“Going to the Movies” was once a passion for DC residents and movie theaters continue to be relevant in the digital age even though you can watch a film anytime, anywhere. How has the experience of “Going to the Movies” changed over time, and in what ways is this part of our personal and cultural experience? Join us for an illustrated exploration of the role of the movie theater in Metro DC life both today and in the past. How do movie theaters in the Washington DC area shape local memories and knowledge?
Come and initiate DCIFF’s Metro DC oral history project “Going to the Movies” by sharing your ideas and stories in this interactive discussion and open mic session. Moderated by Deirdre Evans-Pritchard, DC Independent Film Festival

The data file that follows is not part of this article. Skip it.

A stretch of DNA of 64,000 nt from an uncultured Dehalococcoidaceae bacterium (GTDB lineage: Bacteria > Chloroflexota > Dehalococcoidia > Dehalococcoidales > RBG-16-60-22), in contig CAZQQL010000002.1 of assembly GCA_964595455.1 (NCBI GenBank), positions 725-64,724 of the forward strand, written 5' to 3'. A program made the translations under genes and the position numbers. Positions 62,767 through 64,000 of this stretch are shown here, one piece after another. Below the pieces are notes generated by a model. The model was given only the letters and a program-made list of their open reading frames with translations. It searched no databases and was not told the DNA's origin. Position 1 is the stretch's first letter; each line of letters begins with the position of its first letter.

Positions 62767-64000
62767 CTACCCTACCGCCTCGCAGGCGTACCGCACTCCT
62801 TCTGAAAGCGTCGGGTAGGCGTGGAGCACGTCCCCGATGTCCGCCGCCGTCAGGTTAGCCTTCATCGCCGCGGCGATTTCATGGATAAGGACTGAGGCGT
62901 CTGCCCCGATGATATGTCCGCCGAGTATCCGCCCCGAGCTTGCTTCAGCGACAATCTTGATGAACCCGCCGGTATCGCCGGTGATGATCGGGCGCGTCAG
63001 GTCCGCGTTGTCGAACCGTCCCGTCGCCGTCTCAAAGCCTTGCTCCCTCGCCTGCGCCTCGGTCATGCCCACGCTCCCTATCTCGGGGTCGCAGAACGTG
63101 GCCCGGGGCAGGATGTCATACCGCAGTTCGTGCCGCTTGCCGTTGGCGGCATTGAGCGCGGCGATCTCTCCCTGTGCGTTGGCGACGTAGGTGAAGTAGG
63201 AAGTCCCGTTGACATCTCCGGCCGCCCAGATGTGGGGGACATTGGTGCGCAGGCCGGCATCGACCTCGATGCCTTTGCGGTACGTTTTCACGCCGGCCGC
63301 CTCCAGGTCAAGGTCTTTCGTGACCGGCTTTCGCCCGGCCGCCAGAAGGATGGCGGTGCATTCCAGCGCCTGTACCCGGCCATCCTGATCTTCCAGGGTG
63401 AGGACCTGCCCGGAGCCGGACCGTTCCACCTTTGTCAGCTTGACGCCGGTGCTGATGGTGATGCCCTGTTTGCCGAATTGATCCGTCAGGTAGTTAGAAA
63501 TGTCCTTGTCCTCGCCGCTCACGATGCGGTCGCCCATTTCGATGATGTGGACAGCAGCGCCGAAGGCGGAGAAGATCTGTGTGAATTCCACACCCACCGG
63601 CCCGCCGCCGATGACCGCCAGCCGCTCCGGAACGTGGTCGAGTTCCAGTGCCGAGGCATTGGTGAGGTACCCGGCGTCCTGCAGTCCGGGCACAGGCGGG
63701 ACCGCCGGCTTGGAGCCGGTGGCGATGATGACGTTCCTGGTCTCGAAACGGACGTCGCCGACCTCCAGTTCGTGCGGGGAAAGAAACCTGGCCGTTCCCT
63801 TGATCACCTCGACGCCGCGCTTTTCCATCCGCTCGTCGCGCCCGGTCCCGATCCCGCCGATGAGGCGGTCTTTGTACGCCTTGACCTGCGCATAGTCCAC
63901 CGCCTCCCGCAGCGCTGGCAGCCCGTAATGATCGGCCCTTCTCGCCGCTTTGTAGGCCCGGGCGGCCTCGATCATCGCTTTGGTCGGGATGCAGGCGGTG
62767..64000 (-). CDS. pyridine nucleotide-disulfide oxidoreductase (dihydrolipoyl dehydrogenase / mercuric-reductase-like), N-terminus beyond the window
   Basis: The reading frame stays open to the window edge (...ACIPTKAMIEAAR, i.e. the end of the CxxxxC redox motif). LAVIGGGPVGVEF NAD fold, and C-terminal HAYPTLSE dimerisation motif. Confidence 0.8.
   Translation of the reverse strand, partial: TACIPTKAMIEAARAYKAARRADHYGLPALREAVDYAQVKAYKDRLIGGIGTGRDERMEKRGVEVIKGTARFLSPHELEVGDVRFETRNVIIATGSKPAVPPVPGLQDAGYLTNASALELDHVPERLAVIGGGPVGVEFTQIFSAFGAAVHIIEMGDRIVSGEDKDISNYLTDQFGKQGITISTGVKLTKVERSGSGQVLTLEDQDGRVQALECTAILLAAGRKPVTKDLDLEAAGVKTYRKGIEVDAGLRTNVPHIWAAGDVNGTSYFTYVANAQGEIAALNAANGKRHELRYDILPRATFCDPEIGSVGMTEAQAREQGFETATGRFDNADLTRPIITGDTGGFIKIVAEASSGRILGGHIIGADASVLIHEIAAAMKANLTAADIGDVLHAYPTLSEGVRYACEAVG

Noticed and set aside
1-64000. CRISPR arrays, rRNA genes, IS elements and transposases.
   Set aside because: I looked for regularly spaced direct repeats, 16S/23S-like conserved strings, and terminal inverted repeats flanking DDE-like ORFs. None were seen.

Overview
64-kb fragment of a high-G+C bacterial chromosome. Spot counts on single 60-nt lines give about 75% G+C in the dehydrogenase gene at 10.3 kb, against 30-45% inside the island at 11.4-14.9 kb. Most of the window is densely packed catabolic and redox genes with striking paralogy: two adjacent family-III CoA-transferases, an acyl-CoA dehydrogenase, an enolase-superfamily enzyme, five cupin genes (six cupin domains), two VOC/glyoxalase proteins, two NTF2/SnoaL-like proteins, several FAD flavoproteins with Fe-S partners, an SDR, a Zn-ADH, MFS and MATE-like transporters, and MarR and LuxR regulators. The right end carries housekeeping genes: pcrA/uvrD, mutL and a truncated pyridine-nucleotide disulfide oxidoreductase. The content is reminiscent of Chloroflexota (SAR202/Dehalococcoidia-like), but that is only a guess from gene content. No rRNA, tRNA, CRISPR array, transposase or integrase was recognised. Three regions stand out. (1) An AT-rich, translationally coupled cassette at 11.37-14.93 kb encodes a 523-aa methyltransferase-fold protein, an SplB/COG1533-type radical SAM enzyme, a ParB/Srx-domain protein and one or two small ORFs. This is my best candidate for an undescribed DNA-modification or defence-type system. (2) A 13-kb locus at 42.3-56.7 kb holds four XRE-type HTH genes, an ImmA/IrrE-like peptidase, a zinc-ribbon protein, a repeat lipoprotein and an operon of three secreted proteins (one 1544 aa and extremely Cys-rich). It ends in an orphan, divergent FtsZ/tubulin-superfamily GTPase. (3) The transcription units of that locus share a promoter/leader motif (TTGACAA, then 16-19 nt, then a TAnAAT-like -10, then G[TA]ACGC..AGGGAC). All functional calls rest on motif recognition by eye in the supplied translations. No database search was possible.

Cheryl Hawkins, Program/production Coordinator for UDC Cable Television, and an independent producer and host for documentaries and public affairs radio and TV programming; Board Member of the Takoma Theater Conservancy.
Robert Headley, Author of 3 books on movie theaters: Exit, published in 1974; Motion Picture Exhibition in Washington, D.C.: An Illustrated History of Parlors, Palaces and Multiplexes in the Metropolitan Area, 1894-1997 published in 1999, and Maryland’s Motion Picture Theaters published in 2006
Jeff Krulik, filmmaker. Director of documentary Twenty Five Cents Before Noon, 1987: an oral history scrapbook about the age of movie palaces and single screen movie theaters in Washington, DC.
This program has been made possible by a grant from
The Humanities Council of Washington, DC, an affiliate of the National Endowment for the Humanities.